Scientists Discover Feeding Relationship Between Ants and Bornean Insect-Eating Pitcher Plant
Posted on May 24, 2013
An insect-eating pitcher plant (Nepenthes bicalcarata) in Borneo teams up with ants (Camponotus schmitzi) to prevent mosquito larvae from stealing its nutrients. The ants live on the pitcher plants and swim and dive in the plant's digestive fluids and consume nectar and prey that fall into the trap.
Mathias Scharmann and colleagues from the University of Cambridge and the University Brunei Darussalam discovered the relationship. The scientists found that plants that harbor the ants grow larger than those that do not, which suggests a mutualistic relationship exists between the two.
The scientists say ants appear to help boost the pitcher plants' capture efficiency by keeping traps clean. They also protect the plants by hunt mosquito larvae that would otherwise breed in pitcher fluids and suck up crucial nutrients.
Scharmann says in a statement, "Kneeling down in the swamp amidst huge pitcher plants in a Bornean rainforest, it was a truly jaw-dropping experience when we first noticed how very aggressive and skilled the Camponotus schmitzi ants were in underwater hunting: it was a mosquito massacre!. Later, when we discovered that the ants' droppings are returned to the plant, it became clear that this unique behaviour could actually play an important role in the complex relationship of the pitcher plant with the ants."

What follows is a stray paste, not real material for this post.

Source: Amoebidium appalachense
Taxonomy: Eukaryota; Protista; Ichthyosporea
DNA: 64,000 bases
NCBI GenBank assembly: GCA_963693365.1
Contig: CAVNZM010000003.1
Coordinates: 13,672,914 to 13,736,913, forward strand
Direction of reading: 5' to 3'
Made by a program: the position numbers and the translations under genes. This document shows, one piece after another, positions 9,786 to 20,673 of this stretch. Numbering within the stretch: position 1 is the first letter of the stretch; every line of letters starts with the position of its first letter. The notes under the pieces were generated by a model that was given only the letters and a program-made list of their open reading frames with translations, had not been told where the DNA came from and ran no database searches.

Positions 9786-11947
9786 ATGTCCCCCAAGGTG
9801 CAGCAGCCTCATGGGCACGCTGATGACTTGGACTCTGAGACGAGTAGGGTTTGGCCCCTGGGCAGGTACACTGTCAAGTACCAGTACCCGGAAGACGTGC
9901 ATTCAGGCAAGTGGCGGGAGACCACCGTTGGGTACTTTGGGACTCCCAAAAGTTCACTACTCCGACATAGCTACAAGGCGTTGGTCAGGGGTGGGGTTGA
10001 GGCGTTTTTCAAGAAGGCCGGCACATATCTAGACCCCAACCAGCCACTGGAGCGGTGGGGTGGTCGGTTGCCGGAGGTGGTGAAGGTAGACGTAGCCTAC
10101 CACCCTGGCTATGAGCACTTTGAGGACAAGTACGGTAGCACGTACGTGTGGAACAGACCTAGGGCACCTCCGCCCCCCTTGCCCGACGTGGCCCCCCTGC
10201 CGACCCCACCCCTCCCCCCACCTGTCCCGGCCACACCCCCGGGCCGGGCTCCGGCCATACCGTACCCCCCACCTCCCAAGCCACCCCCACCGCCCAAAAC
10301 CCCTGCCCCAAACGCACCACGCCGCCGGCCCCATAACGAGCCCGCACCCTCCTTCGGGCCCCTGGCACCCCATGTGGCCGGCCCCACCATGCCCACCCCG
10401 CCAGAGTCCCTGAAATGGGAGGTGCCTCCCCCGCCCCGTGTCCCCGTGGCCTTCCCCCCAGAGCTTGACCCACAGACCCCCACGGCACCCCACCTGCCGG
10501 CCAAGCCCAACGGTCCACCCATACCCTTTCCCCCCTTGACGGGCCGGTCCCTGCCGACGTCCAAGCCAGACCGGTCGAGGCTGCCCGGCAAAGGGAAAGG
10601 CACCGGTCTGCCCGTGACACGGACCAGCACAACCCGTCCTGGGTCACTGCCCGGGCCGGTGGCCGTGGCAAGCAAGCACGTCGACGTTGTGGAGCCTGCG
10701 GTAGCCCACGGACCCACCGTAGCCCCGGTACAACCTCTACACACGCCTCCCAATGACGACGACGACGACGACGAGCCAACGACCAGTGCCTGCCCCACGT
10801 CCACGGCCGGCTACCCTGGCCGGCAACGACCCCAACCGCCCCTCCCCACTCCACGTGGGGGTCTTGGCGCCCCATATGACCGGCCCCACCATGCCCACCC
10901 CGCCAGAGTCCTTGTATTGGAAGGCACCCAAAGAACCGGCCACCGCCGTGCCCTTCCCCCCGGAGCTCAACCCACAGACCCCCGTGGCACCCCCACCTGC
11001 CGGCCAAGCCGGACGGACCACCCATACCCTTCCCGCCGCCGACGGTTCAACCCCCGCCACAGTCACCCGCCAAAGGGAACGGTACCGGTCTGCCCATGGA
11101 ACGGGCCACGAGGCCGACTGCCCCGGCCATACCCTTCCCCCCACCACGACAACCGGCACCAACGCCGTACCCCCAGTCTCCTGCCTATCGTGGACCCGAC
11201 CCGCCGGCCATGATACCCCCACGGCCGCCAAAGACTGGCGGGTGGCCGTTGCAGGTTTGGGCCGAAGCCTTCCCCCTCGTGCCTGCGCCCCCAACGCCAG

Here is a video of the ants diving into the fluid of the pitcher plant to hunt mosquito pupae. Take a look:
The research was published here in PLoS One.